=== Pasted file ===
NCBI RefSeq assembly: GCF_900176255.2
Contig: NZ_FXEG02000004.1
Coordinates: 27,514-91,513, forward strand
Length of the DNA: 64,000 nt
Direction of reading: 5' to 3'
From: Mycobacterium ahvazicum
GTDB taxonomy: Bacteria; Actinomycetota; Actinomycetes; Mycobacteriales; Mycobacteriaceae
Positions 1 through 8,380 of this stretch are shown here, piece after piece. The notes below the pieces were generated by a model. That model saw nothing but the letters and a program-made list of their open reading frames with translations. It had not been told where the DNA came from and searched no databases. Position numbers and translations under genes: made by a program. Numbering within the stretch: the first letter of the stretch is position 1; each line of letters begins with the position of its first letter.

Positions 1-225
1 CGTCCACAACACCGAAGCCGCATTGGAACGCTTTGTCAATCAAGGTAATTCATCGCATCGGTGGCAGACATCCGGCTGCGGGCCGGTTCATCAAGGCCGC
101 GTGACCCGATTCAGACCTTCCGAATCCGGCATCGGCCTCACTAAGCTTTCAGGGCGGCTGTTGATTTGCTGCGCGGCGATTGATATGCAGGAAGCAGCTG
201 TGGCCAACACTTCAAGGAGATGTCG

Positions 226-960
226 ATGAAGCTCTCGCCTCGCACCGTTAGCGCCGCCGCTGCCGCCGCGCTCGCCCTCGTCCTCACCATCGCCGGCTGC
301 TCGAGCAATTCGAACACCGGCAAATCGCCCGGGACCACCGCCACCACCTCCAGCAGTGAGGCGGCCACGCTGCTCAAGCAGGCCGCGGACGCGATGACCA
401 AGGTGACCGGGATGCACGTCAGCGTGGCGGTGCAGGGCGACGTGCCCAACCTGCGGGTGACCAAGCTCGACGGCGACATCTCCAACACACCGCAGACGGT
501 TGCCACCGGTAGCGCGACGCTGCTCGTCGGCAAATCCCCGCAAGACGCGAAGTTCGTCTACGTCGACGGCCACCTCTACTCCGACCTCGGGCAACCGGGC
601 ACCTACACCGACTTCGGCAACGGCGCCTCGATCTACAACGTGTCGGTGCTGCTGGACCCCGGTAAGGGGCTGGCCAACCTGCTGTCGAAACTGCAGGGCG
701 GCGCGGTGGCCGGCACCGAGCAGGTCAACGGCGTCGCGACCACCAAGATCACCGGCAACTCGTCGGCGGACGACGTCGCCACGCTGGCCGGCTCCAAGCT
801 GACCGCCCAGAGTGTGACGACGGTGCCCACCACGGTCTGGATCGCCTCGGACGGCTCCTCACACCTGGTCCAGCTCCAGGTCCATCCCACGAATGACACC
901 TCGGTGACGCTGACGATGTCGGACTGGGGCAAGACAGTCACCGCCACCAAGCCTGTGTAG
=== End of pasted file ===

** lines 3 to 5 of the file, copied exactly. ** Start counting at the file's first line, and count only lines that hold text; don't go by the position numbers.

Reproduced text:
Coordinates: 27,514-91,513, forward strand
Length of the DNA: 64,000 nt
Direction of reading: 5' to 3'